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Dell, Hewlett-Packard and Sony have hitched their skirts to reveal PCs running Windows 8, which will be on sale in October.

All three announced ultra-thin machines that can be twisted and turned into tablets running the latest version of Microsoft's operating system. Dell, though, was the only one to unveil a pure-play slab: a 10-inch device running Windows RT – the ARM-compatible port of Windows 8.

Windows RT is a big departure for Microsoft. While we've played with preview and release-to-manufacturers builds of Windows 8 for x86-compatible computers, there's been nothing from Microsoft or any of its partners on the machines that will ship with Windows RT installed nor any sign of a build to toy with. Unlike Win 8, Windows RT will only come pre-installed on machines.

The three companies gave a glimpse of their Windows 8 slabs to punters at the Internationale Funkausstellung (IFA) conference, in Berlin, Germany, this week.

Staff at all three firms were cagy and wouldn't disclose complete technical specifications nor pricing. They would only promise more details would emerge at the official launch of Windows 8 by Microsoft on 26 October. Sony provided the best technical brief here.

Dell’s XPS 10 is the Windows RT tablet: a 10in touchscreen-fitted device the PC maker said would feature long-battery life and a mobile keyboard dock. Technical specifications and pricing were not provided.

Otherwise, it was the kind of architectures we've seen before: Dell’s XPS Duo 12 is an Intel x86-powered Ultrabook that features a flip hinge for its touchscreen, giving the whole device a tablet look and feel.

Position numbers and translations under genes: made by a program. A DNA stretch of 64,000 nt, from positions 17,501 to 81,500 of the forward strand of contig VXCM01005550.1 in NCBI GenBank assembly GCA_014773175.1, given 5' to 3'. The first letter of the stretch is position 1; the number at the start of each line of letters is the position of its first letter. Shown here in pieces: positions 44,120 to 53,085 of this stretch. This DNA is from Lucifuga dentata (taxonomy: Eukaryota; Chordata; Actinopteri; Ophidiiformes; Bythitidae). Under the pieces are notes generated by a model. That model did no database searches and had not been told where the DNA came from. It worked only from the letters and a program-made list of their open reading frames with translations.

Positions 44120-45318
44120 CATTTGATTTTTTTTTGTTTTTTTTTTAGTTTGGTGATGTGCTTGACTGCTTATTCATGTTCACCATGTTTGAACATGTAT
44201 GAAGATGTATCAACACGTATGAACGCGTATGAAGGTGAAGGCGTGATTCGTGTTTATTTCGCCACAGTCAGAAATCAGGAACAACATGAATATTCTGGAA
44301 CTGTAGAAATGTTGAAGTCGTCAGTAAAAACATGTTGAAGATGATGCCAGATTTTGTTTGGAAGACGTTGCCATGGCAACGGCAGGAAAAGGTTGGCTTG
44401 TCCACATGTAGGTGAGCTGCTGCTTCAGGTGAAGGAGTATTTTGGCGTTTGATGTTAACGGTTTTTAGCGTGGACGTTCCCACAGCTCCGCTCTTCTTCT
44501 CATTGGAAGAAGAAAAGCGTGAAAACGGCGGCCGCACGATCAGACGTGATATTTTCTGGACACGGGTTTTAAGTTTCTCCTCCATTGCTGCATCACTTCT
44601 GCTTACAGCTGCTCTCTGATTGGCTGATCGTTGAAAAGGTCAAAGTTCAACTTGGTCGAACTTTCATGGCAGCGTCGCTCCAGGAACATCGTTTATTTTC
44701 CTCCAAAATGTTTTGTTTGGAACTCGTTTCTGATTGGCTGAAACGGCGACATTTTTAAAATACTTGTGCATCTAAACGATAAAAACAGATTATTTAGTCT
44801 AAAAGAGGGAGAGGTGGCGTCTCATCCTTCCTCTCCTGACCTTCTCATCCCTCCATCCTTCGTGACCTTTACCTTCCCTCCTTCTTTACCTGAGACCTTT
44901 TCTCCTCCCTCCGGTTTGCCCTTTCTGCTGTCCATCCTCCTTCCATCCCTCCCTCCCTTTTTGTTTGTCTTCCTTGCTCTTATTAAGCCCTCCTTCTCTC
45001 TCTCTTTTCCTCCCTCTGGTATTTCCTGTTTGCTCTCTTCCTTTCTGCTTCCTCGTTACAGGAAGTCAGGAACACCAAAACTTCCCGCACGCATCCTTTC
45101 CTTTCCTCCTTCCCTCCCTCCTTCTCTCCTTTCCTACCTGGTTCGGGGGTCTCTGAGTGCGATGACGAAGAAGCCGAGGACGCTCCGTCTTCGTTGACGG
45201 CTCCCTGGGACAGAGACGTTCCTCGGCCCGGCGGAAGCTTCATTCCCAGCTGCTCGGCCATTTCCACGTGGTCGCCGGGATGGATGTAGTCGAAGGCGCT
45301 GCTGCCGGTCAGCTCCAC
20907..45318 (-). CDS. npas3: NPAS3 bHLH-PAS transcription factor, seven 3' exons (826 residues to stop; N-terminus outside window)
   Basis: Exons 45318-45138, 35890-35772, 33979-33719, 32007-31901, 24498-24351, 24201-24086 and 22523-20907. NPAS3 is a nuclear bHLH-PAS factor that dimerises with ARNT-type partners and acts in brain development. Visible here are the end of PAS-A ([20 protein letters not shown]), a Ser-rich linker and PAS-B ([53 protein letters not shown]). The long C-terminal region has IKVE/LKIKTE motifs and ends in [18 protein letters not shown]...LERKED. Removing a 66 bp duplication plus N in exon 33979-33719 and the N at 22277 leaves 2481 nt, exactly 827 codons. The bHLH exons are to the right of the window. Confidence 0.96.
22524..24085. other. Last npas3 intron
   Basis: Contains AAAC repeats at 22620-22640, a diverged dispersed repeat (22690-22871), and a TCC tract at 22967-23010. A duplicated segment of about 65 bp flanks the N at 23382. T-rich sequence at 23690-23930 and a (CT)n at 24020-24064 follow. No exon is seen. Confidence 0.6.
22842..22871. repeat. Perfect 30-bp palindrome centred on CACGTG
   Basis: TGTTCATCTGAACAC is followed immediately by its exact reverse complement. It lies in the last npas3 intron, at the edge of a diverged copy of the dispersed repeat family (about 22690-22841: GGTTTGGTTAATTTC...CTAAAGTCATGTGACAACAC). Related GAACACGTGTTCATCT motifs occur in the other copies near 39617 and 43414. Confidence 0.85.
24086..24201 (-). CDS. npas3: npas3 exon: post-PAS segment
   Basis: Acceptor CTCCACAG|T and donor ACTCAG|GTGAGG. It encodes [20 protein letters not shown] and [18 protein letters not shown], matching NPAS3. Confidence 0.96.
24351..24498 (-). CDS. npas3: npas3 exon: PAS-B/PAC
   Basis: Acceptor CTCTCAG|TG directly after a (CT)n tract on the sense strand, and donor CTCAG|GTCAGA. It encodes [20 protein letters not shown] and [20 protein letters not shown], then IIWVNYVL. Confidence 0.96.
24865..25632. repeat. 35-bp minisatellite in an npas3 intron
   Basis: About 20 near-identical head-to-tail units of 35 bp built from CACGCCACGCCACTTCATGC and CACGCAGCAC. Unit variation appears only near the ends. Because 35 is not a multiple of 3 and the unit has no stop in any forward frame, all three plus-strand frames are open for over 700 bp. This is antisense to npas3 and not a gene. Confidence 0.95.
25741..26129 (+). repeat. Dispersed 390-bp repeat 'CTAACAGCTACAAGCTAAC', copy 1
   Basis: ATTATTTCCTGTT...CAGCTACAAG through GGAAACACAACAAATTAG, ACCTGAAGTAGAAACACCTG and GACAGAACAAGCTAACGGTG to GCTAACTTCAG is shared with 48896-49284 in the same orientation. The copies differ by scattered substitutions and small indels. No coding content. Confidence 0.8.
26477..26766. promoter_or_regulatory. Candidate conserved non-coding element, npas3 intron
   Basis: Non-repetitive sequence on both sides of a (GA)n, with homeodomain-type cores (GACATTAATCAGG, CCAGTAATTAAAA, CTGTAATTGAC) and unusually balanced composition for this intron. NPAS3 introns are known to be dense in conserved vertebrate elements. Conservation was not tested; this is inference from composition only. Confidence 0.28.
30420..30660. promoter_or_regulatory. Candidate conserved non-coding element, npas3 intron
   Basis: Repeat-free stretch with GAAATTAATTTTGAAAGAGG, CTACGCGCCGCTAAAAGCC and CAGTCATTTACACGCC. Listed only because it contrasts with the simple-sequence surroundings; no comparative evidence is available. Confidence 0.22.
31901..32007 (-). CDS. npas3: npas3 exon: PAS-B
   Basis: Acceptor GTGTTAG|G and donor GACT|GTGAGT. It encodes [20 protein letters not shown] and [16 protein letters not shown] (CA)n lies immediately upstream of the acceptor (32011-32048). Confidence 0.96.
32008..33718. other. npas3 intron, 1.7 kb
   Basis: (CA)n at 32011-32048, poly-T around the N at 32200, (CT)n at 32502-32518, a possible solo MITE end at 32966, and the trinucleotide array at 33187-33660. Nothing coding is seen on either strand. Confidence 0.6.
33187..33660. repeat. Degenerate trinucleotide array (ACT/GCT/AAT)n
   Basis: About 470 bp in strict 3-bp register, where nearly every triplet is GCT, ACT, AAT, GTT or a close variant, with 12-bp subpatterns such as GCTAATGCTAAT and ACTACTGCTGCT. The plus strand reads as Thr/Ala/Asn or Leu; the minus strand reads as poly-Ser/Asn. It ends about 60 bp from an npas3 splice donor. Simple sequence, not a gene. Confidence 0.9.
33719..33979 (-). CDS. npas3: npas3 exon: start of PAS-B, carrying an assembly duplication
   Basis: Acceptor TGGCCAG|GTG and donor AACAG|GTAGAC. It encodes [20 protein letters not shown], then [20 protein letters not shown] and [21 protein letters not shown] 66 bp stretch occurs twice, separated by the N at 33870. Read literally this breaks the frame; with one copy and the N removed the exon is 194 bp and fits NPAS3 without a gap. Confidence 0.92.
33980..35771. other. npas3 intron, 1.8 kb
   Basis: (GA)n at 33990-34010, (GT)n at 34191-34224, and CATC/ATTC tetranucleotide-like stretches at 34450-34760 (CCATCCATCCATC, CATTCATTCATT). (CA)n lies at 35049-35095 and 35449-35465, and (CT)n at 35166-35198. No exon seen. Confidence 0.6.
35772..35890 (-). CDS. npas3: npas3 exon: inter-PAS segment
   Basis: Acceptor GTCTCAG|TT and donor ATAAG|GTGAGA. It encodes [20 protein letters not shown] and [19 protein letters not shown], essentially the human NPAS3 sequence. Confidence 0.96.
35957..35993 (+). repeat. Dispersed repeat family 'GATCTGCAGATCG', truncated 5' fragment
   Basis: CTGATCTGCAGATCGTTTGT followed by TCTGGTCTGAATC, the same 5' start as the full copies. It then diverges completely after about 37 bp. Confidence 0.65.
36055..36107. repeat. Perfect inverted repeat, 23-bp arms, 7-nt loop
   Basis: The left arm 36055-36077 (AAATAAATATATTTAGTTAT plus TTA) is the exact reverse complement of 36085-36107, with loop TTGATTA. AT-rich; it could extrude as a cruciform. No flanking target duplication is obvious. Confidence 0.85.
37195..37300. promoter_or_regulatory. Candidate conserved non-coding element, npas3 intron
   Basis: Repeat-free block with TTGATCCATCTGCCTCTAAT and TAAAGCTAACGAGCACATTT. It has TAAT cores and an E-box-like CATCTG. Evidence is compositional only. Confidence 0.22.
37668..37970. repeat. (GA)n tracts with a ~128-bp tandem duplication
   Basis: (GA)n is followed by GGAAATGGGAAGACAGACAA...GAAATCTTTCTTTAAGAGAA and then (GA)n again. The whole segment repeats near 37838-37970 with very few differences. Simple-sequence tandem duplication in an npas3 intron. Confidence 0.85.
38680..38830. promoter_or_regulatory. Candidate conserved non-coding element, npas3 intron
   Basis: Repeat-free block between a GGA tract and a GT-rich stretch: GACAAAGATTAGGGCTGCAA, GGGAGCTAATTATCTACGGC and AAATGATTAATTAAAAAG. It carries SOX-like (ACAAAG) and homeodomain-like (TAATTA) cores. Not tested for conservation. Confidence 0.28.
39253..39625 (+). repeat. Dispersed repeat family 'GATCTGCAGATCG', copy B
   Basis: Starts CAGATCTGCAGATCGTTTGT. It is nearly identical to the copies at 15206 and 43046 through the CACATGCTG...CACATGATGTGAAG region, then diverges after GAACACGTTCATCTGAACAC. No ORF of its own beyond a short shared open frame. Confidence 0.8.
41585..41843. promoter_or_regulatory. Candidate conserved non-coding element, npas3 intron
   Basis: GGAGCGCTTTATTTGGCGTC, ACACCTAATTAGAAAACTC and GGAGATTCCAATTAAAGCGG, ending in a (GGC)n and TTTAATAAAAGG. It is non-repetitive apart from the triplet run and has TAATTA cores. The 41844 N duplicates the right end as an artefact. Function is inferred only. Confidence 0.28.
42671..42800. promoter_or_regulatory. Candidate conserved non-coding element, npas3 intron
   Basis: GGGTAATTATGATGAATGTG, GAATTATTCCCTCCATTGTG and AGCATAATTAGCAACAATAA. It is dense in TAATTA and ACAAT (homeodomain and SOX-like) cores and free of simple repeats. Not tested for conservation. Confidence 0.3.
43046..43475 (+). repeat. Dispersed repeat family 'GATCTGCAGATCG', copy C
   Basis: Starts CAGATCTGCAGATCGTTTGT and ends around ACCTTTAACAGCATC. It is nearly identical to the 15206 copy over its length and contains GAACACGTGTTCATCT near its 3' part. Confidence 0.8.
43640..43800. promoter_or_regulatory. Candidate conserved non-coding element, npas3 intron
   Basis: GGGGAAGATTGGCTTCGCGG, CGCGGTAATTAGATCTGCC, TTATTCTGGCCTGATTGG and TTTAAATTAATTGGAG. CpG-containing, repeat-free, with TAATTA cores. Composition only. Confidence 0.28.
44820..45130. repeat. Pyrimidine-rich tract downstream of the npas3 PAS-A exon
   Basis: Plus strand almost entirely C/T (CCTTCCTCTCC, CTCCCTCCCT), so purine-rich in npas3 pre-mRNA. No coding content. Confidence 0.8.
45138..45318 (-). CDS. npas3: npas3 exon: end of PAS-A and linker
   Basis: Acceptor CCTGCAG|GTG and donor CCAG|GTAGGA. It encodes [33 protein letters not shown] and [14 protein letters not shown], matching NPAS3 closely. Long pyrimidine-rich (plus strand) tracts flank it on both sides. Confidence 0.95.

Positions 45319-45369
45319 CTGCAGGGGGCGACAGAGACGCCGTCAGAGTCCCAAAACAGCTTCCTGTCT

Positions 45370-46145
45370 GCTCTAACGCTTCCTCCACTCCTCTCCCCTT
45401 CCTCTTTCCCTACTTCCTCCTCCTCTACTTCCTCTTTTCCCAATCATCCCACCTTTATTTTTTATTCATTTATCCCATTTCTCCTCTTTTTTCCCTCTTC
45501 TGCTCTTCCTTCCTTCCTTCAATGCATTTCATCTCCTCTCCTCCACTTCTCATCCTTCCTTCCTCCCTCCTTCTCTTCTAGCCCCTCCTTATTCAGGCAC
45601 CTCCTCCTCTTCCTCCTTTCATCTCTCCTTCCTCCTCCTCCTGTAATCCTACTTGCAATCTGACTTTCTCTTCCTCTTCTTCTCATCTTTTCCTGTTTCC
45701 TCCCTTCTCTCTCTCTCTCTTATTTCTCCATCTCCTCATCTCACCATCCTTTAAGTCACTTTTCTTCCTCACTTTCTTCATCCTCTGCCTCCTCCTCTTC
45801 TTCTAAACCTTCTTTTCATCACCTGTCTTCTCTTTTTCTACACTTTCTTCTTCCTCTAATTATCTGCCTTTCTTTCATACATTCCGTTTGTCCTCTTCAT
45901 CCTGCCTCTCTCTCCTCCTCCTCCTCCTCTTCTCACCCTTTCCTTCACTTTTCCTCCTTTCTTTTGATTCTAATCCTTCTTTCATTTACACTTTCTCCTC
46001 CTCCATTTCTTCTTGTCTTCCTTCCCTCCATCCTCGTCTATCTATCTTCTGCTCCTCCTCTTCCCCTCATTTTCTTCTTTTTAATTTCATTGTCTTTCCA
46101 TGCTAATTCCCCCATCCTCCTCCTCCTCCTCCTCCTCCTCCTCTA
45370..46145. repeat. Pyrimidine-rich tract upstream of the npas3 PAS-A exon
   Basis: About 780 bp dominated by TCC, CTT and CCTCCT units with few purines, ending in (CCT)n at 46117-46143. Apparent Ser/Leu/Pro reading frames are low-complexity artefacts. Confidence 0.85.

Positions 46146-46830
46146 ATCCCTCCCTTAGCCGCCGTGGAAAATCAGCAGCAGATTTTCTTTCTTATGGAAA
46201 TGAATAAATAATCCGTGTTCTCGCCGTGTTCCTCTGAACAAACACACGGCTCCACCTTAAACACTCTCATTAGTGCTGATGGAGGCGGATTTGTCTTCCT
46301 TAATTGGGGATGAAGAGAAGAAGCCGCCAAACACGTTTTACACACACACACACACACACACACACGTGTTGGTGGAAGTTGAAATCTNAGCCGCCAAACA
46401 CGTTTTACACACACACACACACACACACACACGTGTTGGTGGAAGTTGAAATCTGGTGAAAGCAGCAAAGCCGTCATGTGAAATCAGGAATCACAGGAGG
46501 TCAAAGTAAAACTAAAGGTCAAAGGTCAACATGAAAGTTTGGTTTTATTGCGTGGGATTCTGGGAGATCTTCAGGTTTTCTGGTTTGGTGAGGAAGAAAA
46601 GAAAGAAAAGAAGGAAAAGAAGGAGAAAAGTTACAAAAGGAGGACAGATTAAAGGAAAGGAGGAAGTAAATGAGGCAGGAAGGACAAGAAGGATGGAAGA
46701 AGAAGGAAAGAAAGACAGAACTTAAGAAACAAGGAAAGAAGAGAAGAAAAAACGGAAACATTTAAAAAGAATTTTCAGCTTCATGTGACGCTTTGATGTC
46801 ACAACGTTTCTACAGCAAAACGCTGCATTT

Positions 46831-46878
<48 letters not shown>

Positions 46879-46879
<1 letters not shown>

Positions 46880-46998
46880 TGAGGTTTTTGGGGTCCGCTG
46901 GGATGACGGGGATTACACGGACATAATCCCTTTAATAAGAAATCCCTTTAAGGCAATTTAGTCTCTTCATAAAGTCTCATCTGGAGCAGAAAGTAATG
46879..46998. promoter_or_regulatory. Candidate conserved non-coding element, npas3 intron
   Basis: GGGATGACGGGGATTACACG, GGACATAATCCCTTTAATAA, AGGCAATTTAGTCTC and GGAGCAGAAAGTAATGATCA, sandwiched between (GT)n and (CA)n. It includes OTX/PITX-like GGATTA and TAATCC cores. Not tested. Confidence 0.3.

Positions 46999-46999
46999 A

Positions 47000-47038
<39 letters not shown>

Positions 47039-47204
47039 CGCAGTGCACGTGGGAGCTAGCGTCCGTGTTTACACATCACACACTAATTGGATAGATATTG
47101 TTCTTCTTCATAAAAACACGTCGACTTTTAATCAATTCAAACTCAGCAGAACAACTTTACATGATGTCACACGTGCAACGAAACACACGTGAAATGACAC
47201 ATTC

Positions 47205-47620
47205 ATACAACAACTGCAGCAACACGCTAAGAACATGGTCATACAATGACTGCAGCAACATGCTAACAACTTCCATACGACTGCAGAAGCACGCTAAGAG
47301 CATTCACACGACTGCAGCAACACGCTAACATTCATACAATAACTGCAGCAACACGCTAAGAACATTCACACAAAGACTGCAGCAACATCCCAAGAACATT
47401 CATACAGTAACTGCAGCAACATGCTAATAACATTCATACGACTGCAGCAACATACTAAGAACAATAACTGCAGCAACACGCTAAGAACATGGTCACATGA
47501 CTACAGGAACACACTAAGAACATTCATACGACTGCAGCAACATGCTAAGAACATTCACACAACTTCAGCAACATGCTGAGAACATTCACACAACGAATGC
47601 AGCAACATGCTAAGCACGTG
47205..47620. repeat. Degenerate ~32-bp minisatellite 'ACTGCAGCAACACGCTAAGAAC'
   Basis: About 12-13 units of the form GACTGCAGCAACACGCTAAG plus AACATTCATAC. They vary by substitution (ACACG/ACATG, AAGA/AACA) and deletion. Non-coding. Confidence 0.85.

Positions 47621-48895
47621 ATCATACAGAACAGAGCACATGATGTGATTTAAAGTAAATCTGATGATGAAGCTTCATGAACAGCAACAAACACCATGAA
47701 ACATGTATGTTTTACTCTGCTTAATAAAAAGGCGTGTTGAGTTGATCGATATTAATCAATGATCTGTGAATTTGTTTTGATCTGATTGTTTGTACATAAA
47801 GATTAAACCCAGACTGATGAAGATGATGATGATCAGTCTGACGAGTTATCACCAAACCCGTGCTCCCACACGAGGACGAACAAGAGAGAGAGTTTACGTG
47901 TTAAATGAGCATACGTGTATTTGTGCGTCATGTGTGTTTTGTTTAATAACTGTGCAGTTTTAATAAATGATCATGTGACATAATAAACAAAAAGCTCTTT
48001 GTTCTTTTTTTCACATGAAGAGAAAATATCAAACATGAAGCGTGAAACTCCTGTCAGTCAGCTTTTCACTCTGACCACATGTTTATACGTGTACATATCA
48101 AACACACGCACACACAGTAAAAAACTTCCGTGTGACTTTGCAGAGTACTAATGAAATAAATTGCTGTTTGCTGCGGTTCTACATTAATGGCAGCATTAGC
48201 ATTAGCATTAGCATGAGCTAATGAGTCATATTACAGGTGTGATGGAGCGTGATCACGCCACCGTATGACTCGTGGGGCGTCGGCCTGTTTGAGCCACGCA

HP and Sony are also flipping out or converting: the HP Envy X2 is a 3.1lb (1.4kg) Ultrabook whose screen detaches into a 1.5lb (680g) touchscreen tablet with a 11.6in screen. The Envy will feature a flash drive wrapped in an aluminium finish. Sony’s Vaio Duo 11 is a thick 2.86lb (1.3kg) device with a 11.6in touchy display that converts into the flat form-factor of a tablet and that also comes with a stylus.

HP and Dell defended their convertible design and said it straddled the two worlds of juggling documents in the office and kicking back at home.

James Mouton, HP senior vice-president and general manager of the personal computer global business unit, said consumers want the flexibility to move between "creating rich documents and losing themselves in a great movie". Dell's PC product group vice-president Sam Burd echoed this: "Our vision for our XPS line of computers is not just about the device or technology, it’s about achieving the perfect balance of amazing design, end-user productivity and IT enablement.”

Reg regular Tim Anderson put it far more succinctly thus: "Hello customer, would you like this clever-twisty-touch-keyboard-trackpad-Windows thing, or this easy to use iPad?"

HP and Sony used the Berlin conference to also announce Ultrabooks and PCs. These included the HP SpectreXT TouchSmart Ultrabook and HP Envy TouchSmart Ultrabook 4, and the Sony Vaio T Series 13. HP said additional notebooks, desktops and tablets running Windows 8 will be announced later this year.

The manufacturers hope their machines hit the spot as PC sales slump. Analysts at IDC see no end in sight to the depressing market. The bean counters have revised downwards the number of PCs expected to be sold this year and over the next four years. While the analysts say Windows 8 should revive PC makers' sales, they also point out there is considerable uncertainty over how well people respond to the new touchy Windows interface. ®

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